providing a garment (10) comprising main garment portion (14) that is configured for extending at least partly around a torso of a wearer, a hood (16) that is attachable to the main garment portion (14) in a neck region of the garment (10), and at least a first retention element (18) that is attached to the main garment portion (14) and a second retention element (20) that is attached to the hood (16), said first retention element (18) and second retention element (20) being magnetically attracted to each other, when they are in close proximity;

selectively retaining the hood (16) in a retained position in which the hood (16) is disposed at least partly behind the wearer with the wearer’s head being outside the hood (16), by bringing the second retention element (20) into such close proximity of the first retention element (18), to allow the first and second retention elements (18,20) to be magnetically attracted to each other; and

selectively deploying the hood (16) to a deployed position in which the hood (16) extends partly around the wearer’s head, by moving the second retention element (20) from the proximity of the first retention element (18), to avoid magnetic attraction between the first and second retention elements (18,20).

8. The method according to claim 6, in which the wearer wears a helmet (26) on his head, said helmet (26) including a third retention element (28), and said method including releasably attaching the second retention element (20) magnetically to the third retention element (28), when the hood (16) is in its deployed position.

Description:
GARMENT WITH SELECTIVE HOOD RETENTION AND METHOD OF

SELECTIVELY RETAINING A HOOD

FIELD OF THE INVENTION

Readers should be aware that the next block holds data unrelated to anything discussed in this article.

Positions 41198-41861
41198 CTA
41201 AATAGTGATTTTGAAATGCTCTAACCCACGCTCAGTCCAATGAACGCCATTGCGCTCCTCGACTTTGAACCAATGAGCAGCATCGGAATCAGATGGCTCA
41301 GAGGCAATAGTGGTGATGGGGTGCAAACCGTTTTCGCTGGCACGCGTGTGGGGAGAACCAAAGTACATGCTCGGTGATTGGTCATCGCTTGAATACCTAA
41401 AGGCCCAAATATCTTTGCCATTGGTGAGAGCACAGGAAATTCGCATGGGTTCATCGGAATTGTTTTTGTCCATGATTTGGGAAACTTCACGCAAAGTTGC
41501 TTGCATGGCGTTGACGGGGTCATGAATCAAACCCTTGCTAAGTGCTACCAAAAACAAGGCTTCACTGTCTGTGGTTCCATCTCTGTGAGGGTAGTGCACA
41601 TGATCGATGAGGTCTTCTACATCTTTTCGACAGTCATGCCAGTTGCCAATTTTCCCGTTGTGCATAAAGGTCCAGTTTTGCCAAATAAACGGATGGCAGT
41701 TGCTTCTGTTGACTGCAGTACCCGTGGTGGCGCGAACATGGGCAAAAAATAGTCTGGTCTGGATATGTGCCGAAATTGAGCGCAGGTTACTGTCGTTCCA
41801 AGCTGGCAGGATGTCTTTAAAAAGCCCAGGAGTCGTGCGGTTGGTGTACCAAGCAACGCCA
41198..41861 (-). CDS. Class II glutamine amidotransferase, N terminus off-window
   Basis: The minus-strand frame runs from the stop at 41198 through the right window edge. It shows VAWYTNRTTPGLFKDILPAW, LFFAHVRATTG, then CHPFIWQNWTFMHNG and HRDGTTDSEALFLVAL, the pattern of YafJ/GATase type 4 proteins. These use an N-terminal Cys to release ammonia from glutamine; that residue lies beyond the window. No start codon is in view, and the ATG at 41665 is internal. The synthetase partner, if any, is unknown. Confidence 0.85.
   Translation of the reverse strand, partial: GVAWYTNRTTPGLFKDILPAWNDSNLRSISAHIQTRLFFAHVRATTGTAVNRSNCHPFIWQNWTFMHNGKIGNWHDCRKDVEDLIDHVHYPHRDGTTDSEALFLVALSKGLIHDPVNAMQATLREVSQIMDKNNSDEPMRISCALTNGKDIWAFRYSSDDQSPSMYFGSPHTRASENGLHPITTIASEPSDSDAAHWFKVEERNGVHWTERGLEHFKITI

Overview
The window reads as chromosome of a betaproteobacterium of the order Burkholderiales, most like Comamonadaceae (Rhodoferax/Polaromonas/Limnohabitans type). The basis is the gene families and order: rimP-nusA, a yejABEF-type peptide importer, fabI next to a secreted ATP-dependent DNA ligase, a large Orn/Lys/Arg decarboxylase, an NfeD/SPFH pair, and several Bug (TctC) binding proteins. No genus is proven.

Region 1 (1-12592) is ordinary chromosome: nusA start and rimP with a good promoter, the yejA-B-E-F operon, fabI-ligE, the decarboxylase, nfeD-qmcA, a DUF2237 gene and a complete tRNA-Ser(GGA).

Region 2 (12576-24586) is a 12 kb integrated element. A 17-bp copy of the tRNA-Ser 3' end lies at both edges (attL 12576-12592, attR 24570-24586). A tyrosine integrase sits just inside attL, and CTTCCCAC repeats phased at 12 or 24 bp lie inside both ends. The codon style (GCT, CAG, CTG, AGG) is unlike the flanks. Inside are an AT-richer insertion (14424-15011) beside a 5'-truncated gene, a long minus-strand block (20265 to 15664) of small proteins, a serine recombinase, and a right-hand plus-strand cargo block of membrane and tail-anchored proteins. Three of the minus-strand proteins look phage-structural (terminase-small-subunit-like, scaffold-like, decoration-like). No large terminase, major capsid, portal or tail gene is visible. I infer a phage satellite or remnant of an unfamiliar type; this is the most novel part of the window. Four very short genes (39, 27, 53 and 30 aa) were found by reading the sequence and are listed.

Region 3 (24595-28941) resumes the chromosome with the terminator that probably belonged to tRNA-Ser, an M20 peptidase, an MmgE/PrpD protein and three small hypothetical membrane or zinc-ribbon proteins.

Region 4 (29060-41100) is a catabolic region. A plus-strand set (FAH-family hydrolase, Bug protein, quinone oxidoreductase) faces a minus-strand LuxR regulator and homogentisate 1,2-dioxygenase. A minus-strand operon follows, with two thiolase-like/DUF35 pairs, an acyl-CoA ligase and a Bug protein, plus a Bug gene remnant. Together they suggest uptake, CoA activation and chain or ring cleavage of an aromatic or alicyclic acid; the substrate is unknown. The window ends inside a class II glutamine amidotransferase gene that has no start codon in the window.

This invention relates to garments with hoods that can selectively be retained or stowed, or can be deployed for use. The garments are typically jackets, but can be any upper- body garment.

BACKGROUND TO THE INVENTION

Upper-body garments such as jackets are often provided with hoods that can cover the head of a wearer of the garment to provide protection against inclement weather, but the hood can also be selectively removed from the wearer’s, while still wearing the garment. When the hoods of conventional garments are not in use, they typically extend loosely around the shoulders of the wearer and most of the hood extends loosely behind the wearer’s neck or back.

When wearers of hooded garments participate in outdoor activities, their needs for wearing hoods vary depending on weather conditions, but also depending on the activities. In particular, when a wearer participates in a high speed activity such as motorcycling, or skiing, a hood that extends loosely behind the wearer’s neck or back, is likely to be filled with air and cause significant drag behind the wearer, it can flap around in the wind, it can cause a visual or audible distraction, or obstruct the wearer’s view, when looking over his shoulder. In all these instances, the hood would cause a nuisance to the wearer.

Other circumstances also exist, when a wearer might want to wear a jacket, but would not want to wear the jacket’s hood and would prefer not to leave the unused hood extending loosely behind the wearer’s neck or back. Examples include, when a wearer is participating intermittently an activity that requires headwear, such as a helmet, and the user sometimes wants to wear the hood under or over the helmet, but may want to take the hoof off, when stationary. In some activities, hoods are worn underneath helmets, to assist in protection against inclement weather, whereas in other activities, hoods are frequently worn over helmets - also to protect the wearer selectively against inclement weather, or sometimes merely for personal preference, e.g. this is common practice for some cycling disciplines, snowboarding and skateboarding. However, when hoods are worn over helmets, they are prone to being dislodged by wind and/or by movements of the wearer.

Jackets have been proposed with hoods that are removable and some have hoods that can be stowed inside the jacket’s collar, to be deployed when the hood is required. However, the removal and re-attachment of a hood, and the stowing of a hood in a collar and deploying the hood from the dollar, are all relatively cumbersome activities that require two hands and cannot be completed safely by a wearer of the jacket, while actively participating in demanding activities such as motorcycling.